Chess in the City
By Susan Polgar in collaboration with Paul Truong
I recently received an invitation from the New York City Department of Parks
and Recreation to join Grandmaster Lev Alburt in playing a Human Live Chess
event in Central Park on Saturday, October 2, 2004. I jumped on it immediately
because of a few reasons. First of all, it is a pleasure and honor for me to
compete against Lev, a prolific chess author and one of the nicest Grandmasters
you could ever meet. Secondly, it is an opportunity to help US Chess by promoting
the game to the public especially young children.
Chess, the game of choice for America’s good men
Chess players everywhere! But where is the sun?
Our event was part of the 4th Annual Chess-in-the-Parks Rapid Open.
Even though it looked like it would rain all day, more than 450 participants
showed up for this wonderful event and the weather cooperated with us all the
way until late afternoon. There were thousands of other spectators surrounding
the chess tournament all day. The event was held right by the Bethesda Fountain,
one of the most beautiful and most visible spots in Central Park.
Black, White, Asian, old or young, everyone speaks the same language:
Players and spectators all enjoying the intensity of the game
Children can play a mean game of chess too
The event was a complete success and I hope that the city will continue to
support chess for many years to come. I am working with the New York City Department
of Parks and Recreation and New York City Sports Commissioner office to have
many other spectacular events for chess next year.
GM Lev Alburt, organizer Ed Feldman and me
At around 1 PM, the players took a break to participate in a human chess event.
Lev and I would play a 15 minute game. After each of our move, the human chess
piece would make the same move on a giant board.
Live Human Chess. GM Alburt and I are on the stage battling it out
First move by GM Alburt 1.d4 as Ed Feldman looks on
And the kids execute the same moves on the human chessboard
The coin toss was made by the event organizer Ed Feldman. I lost the coin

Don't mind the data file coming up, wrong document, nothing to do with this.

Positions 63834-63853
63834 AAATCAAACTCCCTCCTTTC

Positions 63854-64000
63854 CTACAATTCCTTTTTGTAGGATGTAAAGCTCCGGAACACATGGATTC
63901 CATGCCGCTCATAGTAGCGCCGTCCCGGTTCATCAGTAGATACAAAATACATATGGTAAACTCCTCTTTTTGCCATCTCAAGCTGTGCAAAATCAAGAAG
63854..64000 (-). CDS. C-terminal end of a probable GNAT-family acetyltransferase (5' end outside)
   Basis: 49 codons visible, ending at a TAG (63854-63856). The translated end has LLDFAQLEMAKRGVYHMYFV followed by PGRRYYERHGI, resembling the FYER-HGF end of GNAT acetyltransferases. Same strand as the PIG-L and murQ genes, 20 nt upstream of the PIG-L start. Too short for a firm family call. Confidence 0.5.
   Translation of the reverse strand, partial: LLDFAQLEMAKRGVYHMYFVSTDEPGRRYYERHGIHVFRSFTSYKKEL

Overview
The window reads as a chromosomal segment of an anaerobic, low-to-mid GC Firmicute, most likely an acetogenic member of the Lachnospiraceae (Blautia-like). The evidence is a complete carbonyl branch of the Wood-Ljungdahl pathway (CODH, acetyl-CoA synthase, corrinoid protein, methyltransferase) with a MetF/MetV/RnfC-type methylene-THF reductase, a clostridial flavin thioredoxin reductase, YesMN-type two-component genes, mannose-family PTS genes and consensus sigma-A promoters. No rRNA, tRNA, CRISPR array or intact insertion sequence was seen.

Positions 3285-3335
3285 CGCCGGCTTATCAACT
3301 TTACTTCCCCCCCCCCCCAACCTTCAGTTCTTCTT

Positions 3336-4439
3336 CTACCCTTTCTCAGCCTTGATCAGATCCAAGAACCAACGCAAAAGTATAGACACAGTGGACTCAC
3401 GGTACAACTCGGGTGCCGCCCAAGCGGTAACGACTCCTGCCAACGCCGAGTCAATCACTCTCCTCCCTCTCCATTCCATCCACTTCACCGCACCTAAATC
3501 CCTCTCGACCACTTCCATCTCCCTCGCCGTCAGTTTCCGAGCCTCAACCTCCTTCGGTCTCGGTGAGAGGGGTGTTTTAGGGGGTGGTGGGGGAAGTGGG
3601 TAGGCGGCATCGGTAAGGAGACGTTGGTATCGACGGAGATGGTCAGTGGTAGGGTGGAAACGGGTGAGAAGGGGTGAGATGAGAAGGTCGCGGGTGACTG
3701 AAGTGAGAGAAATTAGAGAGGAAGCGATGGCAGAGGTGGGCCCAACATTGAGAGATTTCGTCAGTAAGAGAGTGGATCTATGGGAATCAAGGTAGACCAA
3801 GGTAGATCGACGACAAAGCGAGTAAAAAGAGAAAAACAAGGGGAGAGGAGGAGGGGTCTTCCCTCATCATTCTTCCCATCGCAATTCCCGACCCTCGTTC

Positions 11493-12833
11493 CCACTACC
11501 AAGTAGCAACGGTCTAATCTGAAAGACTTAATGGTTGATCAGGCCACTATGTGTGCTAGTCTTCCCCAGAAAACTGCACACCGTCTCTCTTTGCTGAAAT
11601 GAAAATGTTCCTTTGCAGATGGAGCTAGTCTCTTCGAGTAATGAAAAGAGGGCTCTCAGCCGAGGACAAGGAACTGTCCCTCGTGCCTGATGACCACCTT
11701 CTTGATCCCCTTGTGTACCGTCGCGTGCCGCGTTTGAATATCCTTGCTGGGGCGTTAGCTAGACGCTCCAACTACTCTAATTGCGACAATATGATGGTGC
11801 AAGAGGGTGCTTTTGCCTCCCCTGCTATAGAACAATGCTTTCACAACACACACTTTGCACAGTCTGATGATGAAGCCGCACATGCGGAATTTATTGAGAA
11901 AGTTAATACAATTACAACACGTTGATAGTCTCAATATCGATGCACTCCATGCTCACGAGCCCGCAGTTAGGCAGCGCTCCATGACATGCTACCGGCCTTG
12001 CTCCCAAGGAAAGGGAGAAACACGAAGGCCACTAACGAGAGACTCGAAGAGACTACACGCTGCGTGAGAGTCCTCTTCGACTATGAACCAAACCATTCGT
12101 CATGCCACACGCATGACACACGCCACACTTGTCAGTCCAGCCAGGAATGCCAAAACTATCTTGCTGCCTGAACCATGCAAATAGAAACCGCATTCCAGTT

toss and Lev chose White. Below is our very interesting game:
GM Lev Alburt – GM Susan Polgar
New York Central Park, October 2, 2004
1.d4 Nf6 2.Nf3 d5 3.c4 dxc4. Now the game has transposed
to Queen’s Gambit Accepted. 4.Nc3 e6. Also 4…a6
and 4…c5 are common. 5.Qa4+. More ambitious is 5.e4.
5…Nbd7 6.e4 c5. Another possible continuation is 6…a6.
7.d5! exd5 8.e5.
8...b5! This is an improvement over a game I played ten
years ago. Back in 1994, I played 8…d4 against Vladimir Kramnik (Monaco
rapid). But my opponent found a brilliant way to continue the attack and got
a winning position after 9.Bxc4 dxc3 10.exf6 Qxf6 11.Bg5 Qg6 (after 11...Qc6
12.0–0–0!! Qxa4 13.Rhe1+ leads to a win: 13...Be7 14.Rxe7+ Kf8
15.Rxf7+ Kg8 16.Rfxd7+ Qxc4 17.Rd8+ Kf7 18.Ne5+) 12.0–0 f6 13.Rad1 c2
14.Rd2 fxg5 15.Ne5 Qf5 16.Nxd7 Bxd7 17.Rxd7 Qxd7 18.Bb5 and the rest should
be easy although I managed to drag things out until move 118!
9.Qxb5 After 9.Nxb5 Ne4. Black is fine. 9...Rb8.
With the Pawn sacrifice Black gains time to activate the Rook. 10.Qa4
d4. An important counterattack on the White Knight. 11.exf6.
Black is better after 11.Nb5 Nd5 12.Bxc4 N5b6. 11...dxc3 12.Bxc4!
A nice move!
12...Rb4! The right move! If 12...cxb2? White has a winning
combination with 13.Bxf7+! Kxf7 14.Ng5+ Kxf6 (14...Kg6 15.Qe4+) 15.Qc6+! Kf5
16.Qe6 checkmate! 13.Qd1. The other interesting option was
13.Qc2 Nxf6 14.b3! Be6 15.0–0 (15.Bxe6 Re4+) 15...Bxc4 16.bxc4 Be7 as
the Miles-Karpov (Biel 1990) game continued, with a balanced position. 13...gxf6.
Of course 13...Rxc4 was not possible because of the fork with 14.Qe2+. White
has the advantage after 13...Qxf6 14.Bg5 Qd6 15.Qe2+ Be7 16.Rd1 Rxb2 17.Qe3